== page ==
Most business leaders would think twice about joining a bank that had recently been slapped with fines totalling hundreds of millions of dollars.
But addressing huge reputational damage following $640m (£458m) of penalties inflicted on Standard Chartered in 2012, after it was found to have breached US sanctions on Iran, was part of the attraction for Andy Halford who took the top finance job at the bank in July 2014.
But more bad news was on its way. A month later the UK-headquartered bank was handed a further fine of $300m from the New York State Department of Financial Services (DFS) on top of a $340m penalty it received from the DFS in 2012, this time over lapses in its money-laundering procedures.
Halford was undaunted. Having built up a 15 year finance career at telecoms giant Vodafone, most of that time as group CFO, he relished “a really interesting set of challenges.”
Although he didn’t initially consider joining a bank, Halford says he was drawn to parallels with Vodafone. “They both operate in many different markets, are headquartered in London, and are very high volume transaction business, with very low tolerance of error. Both have, to different degrees, a fair amount of regulation,” he says.
The decision to leave Vodafone came after the telecoms giant opted to sell its share of hugely successful US joint venture Verizon Wireless- a business he’d been involved with for a decade- that delivered the world’s biggest single return to shareholders when sold, worth £51bn. It was also the third biggest corporate deal at $130bn, Vodafone’s acquisition of Germany’s Mannesmann in 2000 was the biggest, at $183bn.
He’d been group CFO for most of a decade in a Vodafone career that had seen the telco rapidly grow on the back of the explosion in mobile technology. “When I joined, Vodafone had eight million customers worldwide, when I left after 15 years it had 450 million,” he says.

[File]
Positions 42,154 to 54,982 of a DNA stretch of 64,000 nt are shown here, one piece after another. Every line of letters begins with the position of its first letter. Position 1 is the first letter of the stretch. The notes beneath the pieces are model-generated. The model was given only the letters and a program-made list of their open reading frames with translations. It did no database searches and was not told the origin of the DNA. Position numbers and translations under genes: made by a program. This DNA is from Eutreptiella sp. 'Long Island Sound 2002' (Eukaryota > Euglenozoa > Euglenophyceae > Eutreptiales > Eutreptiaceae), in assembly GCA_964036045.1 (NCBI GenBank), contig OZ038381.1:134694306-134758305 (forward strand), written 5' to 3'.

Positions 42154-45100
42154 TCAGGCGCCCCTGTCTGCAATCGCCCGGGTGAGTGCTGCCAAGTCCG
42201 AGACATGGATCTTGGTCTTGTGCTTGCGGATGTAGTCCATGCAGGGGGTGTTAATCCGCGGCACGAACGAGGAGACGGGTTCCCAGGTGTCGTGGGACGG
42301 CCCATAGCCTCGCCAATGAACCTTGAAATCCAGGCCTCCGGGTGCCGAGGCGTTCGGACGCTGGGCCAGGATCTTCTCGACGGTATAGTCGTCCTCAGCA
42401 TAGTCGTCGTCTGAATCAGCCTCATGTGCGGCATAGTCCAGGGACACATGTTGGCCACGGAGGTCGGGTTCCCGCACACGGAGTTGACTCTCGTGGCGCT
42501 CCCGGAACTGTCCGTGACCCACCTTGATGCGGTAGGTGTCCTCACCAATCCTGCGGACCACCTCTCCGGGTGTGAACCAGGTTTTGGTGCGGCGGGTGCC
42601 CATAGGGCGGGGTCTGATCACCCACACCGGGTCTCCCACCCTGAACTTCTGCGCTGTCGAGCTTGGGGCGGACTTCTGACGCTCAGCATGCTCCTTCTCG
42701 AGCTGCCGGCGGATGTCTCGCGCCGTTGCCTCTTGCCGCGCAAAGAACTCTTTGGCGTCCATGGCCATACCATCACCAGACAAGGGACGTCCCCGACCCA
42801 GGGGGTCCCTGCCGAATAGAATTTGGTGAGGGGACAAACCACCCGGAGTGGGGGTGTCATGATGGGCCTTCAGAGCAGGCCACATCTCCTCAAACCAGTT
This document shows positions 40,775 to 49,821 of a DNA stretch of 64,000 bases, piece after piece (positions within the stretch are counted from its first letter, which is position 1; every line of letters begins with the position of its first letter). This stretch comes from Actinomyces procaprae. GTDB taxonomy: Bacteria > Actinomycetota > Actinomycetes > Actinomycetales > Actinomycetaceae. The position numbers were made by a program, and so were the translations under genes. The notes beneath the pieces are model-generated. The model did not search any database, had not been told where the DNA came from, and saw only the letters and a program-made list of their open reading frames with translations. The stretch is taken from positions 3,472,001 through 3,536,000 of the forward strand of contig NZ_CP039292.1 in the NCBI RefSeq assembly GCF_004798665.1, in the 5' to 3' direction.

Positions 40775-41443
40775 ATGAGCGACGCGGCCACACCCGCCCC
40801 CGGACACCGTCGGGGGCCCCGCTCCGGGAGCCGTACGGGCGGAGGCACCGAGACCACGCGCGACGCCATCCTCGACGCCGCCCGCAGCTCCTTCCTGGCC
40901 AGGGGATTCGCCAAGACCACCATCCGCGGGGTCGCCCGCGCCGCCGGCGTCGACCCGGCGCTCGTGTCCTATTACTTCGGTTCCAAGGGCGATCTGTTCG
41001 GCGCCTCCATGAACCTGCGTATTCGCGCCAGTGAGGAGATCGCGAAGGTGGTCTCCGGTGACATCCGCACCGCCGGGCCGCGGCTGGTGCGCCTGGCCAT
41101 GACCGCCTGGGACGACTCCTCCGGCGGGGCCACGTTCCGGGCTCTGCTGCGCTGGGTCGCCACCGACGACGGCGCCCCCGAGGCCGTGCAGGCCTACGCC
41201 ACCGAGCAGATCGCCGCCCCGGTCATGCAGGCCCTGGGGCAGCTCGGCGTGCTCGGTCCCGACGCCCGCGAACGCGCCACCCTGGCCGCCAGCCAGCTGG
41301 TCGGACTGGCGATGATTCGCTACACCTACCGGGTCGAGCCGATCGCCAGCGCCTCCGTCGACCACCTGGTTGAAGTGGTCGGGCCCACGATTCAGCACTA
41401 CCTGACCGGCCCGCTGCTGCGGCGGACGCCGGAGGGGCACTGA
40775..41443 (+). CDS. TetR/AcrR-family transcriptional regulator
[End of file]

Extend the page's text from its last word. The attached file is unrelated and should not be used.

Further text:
Halford says he wanted to “find something that would be suitably different and challenging compared with what I had already done”. What happened next reveals the full set of challenges he and the Standard Chartered board faced in 2014.
The darkest hour
After a profitable ten year run, right through the financial crisis, Standard Chartered’s performance was beginning to wane. “The downturn in the results of the business in the first year I was with the bank were somewhat more severe than I had appreciated from the outside, and indeed may have been more than had been appreciated internally,” Halford reveals.
A perfect storm gathered of many negative situations unfolding at the same time around the world. “There can be no alarm bells ringing at clients, then alarm bells start to ring in a number of clients simultaneously. Then it all becomes more difficult,” he says.
“That’s because the proof of whether one has made a good lending decision is often not known for three, four or five years after taking the decision. It’s only when one starts to see things appearing in the cracks that one can realise the severity of the issues. You can have a ripple effect as well where one situation can prompt another and another,” he adds.
Such was the level of challenge that Standard Chartered experienced within nine months of Halford’s arrival that he was soon joined by new CEO Bill Winters in the Spring of 2015. In November the bank hastily pulled off a $5bn right issue and updated the market on its strategy. “There could be very few better ways of getting to understand the business very quickly,” he says.
The new strategy that the bank embarked on involved a clearing up of riskier business lines- deemed absolutely vital given that the group faced the possibility of losing its licence to operate in the US- the kiss of death for a global bank.
The actions taken to rebuild the bank, by improving operating standards and bolstering its long term capital strength, resulted in it suffering a loss of $2.4bn for 2015 (its first in 26 years) and $478m for the following year. “We had to be very decisive. We had to tighten a lot of lending decisions and criteria,” Halford informs.
Critical to the plan hatched by Halford and Winters, was rebuilding the culture of the bank- by redefining its focus and clarity of purpose. “That meant assessing what the bank was good at, and not good at, and communicating that to our 85,000 people. The business had been making the most of every opportunity that was going, but with that had come some diffusion of objective,” says the CFO.